Learning Outcomes:


On completion of this subject the student is expected to:

  1. Describe and analyse critically the most commonly used computational approaches to processing genomic data and their theoretical underpinnings
  2. Describe current research issues in bioinformatics
  3. Outline a variety of algorithms used for processing genomic data and describe in some detail their operation and strengths and limitations
  4. Select algorithms appropriate to a given bioinformatics application
  5. Write simple bioinformatics computer programs and use bioinformatics programming libraries
  6. Describe the role of information theory in analysis of biological data

  • Programming Assignment 1, requiring approximately 13 - 15 hours of work, due in week 4 (10%), addresses Intended Learning Outcomes (ILOs) 5 and 6
  • Programming Assignment 2, requiring approximately 13 - 15 hours of work, due in week 8 (10%), addresses Intended Learning Outcomes (ILOs) 5 and 6
  • Research report, requiring approximately 13 - 15 hours of work, due in week 12 (10%), addresses ILOs 2, 3, and 4
  • A 3-hour written examination at the end of the semester (70%) addresses ILOs 1-4 & 6.

Hurdle requirement: To pass the subject students must obtain at least:

  • 50% overall
  • 35/70 on the end-of-semester examination
  • 15/30 on the project work.
Prescribed Texts:


Breadth Options:

This subject is not available as a breadth subject.

Fees Information: Subject EFTSL, Level, Discipline & Census Date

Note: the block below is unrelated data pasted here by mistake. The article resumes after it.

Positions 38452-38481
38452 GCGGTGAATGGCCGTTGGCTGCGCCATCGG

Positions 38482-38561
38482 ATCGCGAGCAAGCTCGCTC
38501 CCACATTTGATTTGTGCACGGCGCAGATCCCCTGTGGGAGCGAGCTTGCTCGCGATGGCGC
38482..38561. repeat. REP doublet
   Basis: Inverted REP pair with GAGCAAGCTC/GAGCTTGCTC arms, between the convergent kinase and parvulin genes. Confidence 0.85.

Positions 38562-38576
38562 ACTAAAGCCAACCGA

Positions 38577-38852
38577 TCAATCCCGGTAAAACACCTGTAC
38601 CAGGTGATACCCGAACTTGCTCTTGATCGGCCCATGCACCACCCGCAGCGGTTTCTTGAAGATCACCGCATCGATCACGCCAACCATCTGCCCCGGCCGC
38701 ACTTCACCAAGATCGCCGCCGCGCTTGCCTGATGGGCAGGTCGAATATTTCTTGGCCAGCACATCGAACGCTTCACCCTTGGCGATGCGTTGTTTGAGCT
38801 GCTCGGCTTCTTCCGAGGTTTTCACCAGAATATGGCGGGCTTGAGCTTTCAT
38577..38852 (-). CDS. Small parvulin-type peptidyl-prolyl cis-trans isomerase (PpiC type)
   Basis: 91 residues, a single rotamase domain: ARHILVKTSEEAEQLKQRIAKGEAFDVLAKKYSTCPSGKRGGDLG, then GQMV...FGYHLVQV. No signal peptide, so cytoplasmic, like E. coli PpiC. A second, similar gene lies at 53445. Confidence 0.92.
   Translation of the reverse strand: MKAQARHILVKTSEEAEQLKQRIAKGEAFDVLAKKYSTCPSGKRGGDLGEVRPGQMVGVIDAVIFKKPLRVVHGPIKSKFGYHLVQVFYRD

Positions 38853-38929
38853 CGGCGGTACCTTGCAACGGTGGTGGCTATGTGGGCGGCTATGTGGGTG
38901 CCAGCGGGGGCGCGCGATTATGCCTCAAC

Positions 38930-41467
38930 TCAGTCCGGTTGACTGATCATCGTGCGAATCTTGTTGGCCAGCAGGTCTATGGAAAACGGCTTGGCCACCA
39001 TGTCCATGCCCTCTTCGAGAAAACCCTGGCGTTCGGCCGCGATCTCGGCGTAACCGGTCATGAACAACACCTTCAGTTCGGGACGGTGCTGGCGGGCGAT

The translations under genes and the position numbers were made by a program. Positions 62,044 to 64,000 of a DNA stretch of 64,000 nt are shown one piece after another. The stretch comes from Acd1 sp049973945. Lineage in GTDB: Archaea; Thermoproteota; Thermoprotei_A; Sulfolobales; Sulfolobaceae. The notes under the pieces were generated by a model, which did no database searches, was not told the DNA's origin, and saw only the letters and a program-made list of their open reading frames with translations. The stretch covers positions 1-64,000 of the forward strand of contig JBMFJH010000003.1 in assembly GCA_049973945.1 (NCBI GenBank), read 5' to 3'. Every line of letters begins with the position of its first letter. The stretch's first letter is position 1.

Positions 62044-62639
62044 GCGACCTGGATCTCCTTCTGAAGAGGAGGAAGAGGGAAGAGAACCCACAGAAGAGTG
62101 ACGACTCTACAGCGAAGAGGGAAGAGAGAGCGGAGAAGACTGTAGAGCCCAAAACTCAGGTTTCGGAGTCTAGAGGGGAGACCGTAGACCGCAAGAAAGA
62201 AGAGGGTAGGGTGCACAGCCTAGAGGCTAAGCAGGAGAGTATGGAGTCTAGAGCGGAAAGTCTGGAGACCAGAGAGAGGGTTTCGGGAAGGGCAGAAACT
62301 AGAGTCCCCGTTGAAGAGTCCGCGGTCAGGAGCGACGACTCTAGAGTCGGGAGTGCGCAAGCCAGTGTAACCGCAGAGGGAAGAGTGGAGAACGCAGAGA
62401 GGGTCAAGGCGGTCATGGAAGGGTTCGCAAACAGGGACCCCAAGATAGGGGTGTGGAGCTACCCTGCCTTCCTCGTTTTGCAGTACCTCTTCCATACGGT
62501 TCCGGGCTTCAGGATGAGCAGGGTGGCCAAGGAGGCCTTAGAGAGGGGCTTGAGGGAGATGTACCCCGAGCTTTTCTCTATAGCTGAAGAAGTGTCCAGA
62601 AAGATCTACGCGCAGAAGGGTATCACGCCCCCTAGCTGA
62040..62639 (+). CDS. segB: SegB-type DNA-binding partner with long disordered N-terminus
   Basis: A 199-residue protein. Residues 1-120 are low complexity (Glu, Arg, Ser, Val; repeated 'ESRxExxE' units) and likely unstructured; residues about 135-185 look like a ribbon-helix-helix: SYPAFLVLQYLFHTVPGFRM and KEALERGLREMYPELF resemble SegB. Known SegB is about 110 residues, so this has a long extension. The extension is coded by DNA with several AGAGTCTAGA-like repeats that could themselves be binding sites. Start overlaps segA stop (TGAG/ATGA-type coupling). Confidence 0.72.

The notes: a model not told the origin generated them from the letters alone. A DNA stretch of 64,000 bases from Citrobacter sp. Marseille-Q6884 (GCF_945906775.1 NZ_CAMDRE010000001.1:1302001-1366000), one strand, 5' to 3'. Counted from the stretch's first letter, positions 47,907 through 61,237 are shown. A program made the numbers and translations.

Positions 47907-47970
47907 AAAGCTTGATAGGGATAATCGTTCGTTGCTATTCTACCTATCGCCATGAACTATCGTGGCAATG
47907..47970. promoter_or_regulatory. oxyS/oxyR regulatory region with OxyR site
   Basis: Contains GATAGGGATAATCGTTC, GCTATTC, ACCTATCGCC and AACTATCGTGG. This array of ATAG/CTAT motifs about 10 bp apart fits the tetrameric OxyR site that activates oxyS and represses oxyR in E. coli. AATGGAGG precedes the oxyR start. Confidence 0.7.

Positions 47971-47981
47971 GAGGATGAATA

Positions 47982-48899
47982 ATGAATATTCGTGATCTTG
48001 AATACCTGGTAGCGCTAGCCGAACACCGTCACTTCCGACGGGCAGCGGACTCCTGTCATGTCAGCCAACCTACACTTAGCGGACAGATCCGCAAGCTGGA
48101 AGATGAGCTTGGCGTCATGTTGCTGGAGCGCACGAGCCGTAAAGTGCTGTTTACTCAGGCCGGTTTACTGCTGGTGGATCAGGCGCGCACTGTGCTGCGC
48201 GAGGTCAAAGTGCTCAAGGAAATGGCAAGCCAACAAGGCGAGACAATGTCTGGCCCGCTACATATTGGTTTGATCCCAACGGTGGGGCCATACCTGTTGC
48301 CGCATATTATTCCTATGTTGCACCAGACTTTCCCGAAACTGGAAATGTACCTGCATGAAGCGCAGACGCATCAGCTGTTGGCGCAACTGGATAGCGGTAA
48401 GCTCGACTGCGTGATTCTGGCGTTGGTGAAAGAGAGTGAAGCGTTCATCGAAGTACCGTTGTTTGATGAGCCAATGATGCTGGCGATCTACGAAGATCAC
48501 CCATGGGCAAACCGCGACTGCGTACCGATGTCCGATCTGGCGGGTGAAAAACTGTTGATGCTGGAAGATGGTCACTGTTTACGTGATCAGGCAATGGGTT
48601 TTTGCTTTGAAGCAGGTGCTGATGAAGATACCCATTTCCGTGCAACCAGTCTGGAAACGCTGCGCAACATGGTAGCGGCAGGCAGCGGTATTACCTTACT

Generic Skills:

On completion of this subject students should have the following skills:

  • Ability to undertake problem identification, formulation and solution
  • Ability to utilise a systems approach to complex problems and to design an operational performance
  • Ability to manage information and documentation
  • Capacity for creativity and innovation
  • Ability to communicate effectively with both the engineering team and the community at large.



The subject will be delivered through a combination of lectures, group discussion, and supervised laboratory. The assigned project work is also a key feature in the learning process.


Students will have access to lecture notes and audio recording of the lectures. Papers drawn from the current literature are posted on the LMS for each topic.


The subject provides an overview of computational genomics, and as such is a foundation for applied and research careers in bioinformatics. Guest lectures are given by practitioners in the field.

Related Course(s): Master of Biomedical Engineering
Master of Philosophy - Engineering
Master of Science (Bioinformatics)
Master of Science (Computer Science)
Master of Software Systems Engineering
Ph.D.- Engineering
Related Majors/Minors/Specialisations: Computer Science
Computer Science
Master of Engineering (Biomedical with Business)
Master of Engineering (Biomedical)
Master of Engineering (Software)

Download PDF version.